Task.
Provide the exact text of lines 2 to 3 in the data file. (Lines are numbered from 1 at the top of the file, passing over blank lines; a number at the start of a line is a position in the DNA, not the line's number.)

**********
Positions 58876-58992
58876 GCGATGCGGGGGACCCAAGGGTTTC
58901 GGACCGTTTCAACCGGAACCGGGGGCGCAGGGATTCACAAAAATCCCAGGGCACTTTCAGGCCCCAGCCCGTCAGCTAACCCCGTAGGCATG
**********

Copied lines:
58876 GCGATGCGGGGGACCCAAGGGTTTC
58901 GGACCGTTTCAACCGGAACCGGGGGCGCAGGGATTCACAAAAATCCCAGGGCACTTTCAGGCCCCAGCCCGTCAGCTAACCCCGTAGGCATG